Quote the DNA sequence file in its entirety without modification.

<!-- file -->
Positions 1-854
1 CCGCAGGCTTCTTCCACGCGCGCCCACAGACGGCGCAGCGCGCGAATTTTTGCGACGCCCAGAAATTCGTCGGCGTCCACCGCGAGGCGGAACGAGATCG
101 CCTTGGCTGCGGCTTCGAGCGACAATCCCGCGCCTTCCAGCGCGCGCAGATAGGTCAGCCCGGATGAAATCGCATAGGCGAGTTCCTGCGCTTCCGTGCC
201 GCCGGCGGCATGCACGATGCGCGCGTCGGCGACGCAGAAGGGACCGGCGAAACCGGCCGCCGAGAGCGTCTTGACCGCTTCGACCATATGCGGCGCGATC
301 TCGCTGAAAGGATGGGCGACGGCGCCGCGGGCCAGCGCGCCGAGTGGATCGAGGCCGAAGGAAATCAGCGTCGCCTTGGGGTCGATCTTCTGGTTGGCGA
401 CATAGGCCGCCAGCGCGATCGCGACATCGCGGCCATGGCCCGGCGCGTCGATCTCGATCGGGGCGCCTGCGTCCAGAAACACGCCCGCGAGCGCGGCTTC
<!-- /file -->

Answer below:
Positions 1-854
1 CCGCAGGCTTCTTCCACGCGCGCCCACAGACGGCGCAGCGCGCGAATTTTTGCGACGCCCAGAAATTCGTCGGCGTCCACCGCGAGGCGGAACGAGATCG
101 CCTTGGCTGCGGCTTCGAGCGACAATCCCGCGCCTTCCAGCGCGCGCAGATAGGTCAGCCCGGATGAAATCGCATAGGCGAGTTCCTGCGCTTCCGTGCC
201 GCCGGCGGCATGCACGATGCGCGCGTCGGCGACGCAGAAGGGACCGGCGAAACCGGCCGCCGAGAGCGTCTTGACCGCTTCGACCATATGCGGCGCGATC
301 TCGCTGAAAGGATGGGCGACGGCGCCGCGGGCCAGCGCGCCGAGTGGATCGAGGCCGAAGGAAATCAGCGTCGCCTTGGGGTCGATCTTCTGGTTGGCGA
401 CATAGGCCGCCAGCGCGATCGCGACATCGCGGCCATGGCCCGGCGCGTCGATCTCGATCGGGGCGCCTGCGTCCAGAAACACGCCCGCGAGCGCGGCTTC